These people are incredible and we are all fortunate to have them. Even after forty years of people talking all kinds of shit on government, they still feel compelled to serve. There is no doing away with government and if that is honestly what you want, there are plenty of mountainsides in Wyoming that could use another hermit.
Government is not perfect, but this is no reason to get rid of it. Let me break it down for you quickly, so we can all be very clear about where this notion comes from. Certain private sector business don’t want to play by the rules. They may want to pollute, they may want to take advantage of consumers, they may want to ignore anti-trust laws. Who knows. But for whatever reason, they do not want to abide by the rules government has set up to determine what is and isn’t acceptable. They feel their ability to generate profit is being limited by government regulations.
We are all subject to the laws of the place in which we inhabit though. Unless you can find an abandoned island, you will be subject to community laws, rules and regulations. We have determined long ago, that a functional society requires some guardrails. I want to throw beer bottles at every car that speeds down my street, but the law says that I cannot. I suppose I can try and convince elected officials that I should be allowed, but I accept that this would be problematic behavior, so I refrain.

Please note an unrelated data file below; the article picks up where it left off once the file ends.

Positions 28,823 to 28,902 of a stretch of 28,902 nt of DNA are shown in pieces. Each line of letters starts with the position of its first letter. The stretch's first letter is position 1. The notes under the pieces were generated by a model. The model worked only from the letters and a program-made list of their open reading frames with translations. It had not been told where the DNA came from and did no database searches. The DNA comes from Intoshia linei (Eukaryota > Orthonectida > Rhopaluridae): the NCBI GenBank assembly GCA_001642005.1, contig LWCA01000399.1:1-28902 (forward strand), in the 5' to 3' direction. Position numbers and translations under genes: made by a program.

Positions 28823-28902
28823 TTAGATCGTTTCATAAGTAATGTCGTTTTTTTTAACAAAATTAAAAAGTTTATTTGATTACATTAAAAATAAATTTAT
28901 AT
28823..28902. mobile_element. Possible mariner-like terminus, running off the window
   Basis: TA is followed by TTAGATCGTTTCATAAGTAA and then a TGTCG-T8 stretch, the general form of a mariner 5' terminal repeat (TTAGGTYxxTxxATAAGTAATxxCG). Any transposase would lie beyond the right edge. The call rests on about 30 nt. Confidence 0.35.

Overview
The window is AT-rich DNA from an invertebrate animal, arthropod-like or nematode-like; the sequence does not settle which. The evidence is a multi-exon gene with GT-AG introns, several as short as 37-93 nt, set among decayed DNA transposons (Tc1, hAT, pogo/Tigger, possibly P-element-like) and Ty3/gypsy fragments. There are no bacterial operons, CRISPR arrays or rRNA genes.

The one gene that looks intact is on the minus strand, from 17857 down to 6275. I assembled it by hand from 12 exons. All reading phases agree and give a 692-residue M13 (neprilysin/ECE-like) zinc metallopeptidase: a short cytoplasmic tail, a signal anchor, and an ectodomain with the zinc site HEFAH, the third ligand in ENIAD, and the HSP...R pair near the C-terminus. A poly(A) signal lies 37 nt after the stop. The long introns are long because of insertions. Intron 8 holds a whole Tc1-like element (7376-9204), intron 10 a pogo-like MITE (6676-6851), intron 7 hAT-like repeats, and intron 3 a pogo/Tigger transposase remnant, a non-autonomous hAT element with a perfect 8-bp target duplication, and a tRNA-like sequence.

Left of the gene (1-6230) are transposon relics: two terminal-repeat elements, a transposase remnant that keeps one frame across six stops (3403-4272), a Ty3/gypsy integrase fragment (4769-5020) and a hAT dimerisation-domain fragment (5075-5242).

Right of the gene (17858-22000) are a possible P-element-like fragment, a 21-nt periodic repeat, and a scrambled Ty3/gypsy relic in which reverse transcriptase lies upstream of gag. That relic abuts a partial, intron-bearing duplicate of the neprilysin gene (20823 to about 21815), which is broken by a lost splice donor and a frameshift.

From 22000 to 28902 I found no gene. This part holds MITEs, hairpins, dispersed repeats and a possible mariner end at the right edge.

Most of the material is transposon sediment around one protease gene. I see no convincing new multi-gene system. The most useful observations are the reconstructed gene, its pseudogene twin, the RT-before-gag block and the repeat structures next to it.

Certain businesses, that want to maximize their profits, don’t refrain. They use their influence to try and change the laws so they no longer have to abide by them. This is not an option for you or me or the local hardware store or restaurant. This sort of influence is only available to the largest companies on the planet. The best way they have found to get rid of the rules that limit their profitability, is to dismantle government.
In saying, government is the actual problem, they can begin the process of trying to get rid of government. Not because they don’t like government, but because they don’t want to follow the laws. I am sure they enjoy all of the laws that protect them, they just don’t want to deal with the laws that inhibit them. But that’s just not the way it works, or at least, the way it should work.
We need government. We need guardrails. We can’t operate with out a collective agreement of what is, and isn’t acceptable. This is the Social Contract Theory and by determining what behaviors are permitted, we protect ourselves by limiting those behaviors that would prove destructive to us all.